Confetti of cabbage part of healthful salad

The Baltimore Sun

When it comes to cabbage, think pink.

Cabbage contains indoles, a chemical that can rid the body of excess estrogen, lowering a woman's risk for breast cancer.

In ancient cultures, cabbage was considered a medicine. More recently, the National Cancer Institute has found that consuming cruciferous vegetables, including cabbage, may prevent a variety of cancers.

This chopped salad offers several twists to the typical summer coleslaw. For instance, chopped celery is a common ingredient, but fennel adds a sweet crunchiness while providing a vitamin A and a fair amount of calcium, phosphorous and potassium. Chopped radishes add color. Carrots add still more color and a dash of beta carotene.

Preparation tips: Cabbage contains plenty of vitamin C, but it begins to lose its potency soon after it is cut, so try to serve it immediately. The other key to a great chopped salad is to finely dice the ingredients so the flavors meld.

To create a confetti of cabbage, you will need a sharp knife. You might be tempted to try cutting down on chopping time by using a food processor, but it can turn quickly to mush.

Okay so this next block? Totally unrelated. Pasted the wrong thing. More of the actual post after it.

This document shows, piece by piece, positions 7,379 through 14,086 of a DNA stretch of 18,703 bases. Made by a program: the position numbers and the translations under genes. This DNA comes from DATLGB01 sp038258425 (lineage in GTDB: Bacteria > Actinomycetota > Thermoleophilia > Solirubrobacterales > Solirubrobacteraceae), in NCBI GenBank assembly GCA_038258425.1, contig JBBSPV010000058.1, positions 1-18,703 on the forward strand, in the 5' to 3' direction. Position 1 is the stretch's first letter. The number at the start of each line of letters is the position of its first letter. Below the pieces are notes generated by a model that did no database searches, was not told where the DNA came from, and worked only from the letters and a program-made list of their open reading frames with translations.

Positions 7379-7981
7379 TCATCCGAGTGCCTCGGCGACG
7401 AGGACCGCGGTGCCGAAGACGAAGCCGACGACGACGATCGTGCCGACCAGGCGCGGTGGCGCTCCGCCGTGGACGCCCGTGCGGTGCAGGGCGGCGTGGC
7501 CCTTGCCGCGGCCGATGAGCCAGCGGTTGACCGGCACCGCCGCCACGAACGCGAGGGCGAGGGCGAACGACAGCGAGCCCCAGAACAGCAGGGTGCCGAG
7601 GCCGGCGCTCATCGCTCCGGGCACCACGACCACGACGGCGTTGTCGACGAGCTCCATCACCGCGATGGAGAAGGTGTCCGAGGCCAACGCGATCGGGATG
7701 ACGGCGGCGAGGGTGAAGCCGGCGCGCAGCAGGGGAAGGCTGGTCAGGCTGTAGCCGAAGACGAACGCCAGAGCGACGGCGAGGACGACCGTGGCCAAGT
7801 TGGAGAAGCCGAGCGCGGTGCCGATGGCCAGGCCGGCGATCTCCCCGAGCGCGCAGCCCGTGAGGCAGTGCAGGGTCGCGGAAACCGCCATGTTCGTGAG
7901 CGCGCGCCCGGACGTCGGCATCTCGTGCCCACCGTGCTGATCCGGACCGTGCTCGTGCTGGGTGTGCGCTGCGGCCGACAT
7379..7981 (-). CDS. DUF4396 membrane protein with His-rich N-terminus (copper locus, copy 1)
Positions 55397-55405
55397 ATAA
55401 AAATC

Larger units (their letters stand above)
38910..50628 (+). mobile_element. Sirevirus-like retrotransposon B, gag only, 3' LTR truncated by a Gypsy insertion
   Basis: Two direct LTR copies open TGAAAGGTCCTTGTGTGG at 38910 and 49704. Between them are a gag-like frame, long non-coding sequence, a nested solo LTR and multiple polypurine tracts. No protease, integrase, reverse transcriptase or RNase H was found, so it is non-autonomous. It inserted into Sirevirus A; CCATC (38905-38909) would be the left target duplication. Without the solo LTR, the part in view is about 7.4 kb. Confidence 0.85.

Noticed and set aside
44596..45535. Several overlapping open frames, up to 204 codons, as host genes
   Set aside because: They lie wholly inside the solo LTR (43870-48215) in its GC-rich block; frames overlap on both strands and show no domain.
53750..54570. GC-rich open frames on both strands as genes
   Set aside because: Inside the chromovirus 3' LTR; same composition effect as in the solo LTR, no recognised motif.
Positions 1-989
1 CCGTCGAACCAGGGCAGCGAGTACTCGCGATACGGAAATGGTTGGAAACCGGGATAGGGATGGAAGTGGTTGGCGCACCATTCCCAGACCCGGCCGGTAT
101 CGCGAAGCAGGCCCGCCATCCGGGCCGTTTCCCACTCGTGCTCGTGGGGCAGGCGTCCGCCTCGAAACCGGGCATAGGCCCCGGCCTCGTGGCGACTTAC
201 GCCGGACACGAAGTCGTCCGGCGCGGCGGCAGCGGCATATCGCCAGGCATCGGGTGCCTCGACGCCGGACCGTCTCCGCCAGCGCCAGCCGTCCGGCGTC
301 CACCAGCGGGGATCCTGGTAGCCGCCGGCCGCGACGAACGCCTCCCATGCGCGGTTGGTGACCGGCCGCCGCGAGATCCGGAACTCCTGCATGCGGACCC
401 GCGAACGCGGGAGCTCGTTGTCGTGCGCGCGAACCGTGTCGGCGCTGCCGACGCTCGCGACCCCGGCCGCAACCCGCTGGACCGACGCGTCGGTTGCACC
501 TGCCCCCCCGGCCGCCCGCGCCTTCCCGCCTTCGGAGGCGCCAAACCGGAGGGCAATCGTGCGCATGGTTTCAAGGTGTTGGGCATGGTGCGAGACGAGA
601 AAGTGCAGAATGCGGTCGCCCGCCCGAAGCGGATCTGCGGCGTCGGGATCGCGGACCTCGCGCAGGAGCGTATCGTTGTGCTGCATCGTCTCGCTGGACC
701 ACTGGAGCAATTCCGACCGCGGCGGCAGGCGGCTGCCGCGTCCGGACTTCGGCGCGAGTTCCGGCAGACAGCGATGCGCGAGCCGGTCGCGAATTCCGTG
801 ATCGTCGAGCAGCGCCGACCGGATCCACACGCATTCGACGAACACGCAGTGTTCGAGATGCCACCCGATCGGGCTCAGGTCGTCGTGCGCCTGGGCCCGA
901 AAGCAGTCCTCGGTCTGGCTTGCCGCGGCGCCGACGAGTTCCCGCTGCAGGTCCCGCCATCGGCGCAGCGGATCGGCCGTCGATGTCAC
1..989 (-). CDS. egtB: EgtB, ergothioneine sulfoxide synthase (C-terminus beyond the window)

Instead, start out with pre-shredded coleslaw mix and finely chop it. You'll avoid leftover cabbage, withering in the produce bin, but you'll lose some nutritional value.

Recipe and analysis provided by The Kansas City Star.

Chopped Salad

Makes 6 servings

1 fennel bulb, trimmed, cut into 1/4 -inch slices and then finely chopped

1/4 small head green cabbage, finely chopped (2 cups, chopped)

6 radishes, finely chopped

2 carrots, finely chopped

1 stalk celery, finely chopped

1/2 cucumber, peeled, seeded and finely chopped

3 green onions, finely chopped

1 teaspoon Dijon mustard

2 tablespoons balsamic vinegar

5 tablespoons extra-virgin olive oil

2 tablespoons finely chopped shallot

salt and pepper, to taste

3 tablespoons fresh herbs such as basil and Italian parsley

Combine fennel, cabbage, radishes, carrots, celery, cucumber and green onions in large mixing bowl.

In small measuring cup combine Dijon mustard and balsamic vinegar; stir to blend.

Whisk in olive oil until well blended. Stir in shallot.

Pour dressing over chopped vegetables; gently stir to blend. Season with salt and pepper, to taste.

Place in serving bowl and sprinkle with fresh herbs.

Per serving: 139 calories, 12 grams fat, 2 grams saturated fat, 0 grams cholesterol, 9 grams carbohydrate, 2 grams protein, 52 milligrams sodium, 3 grams fiber

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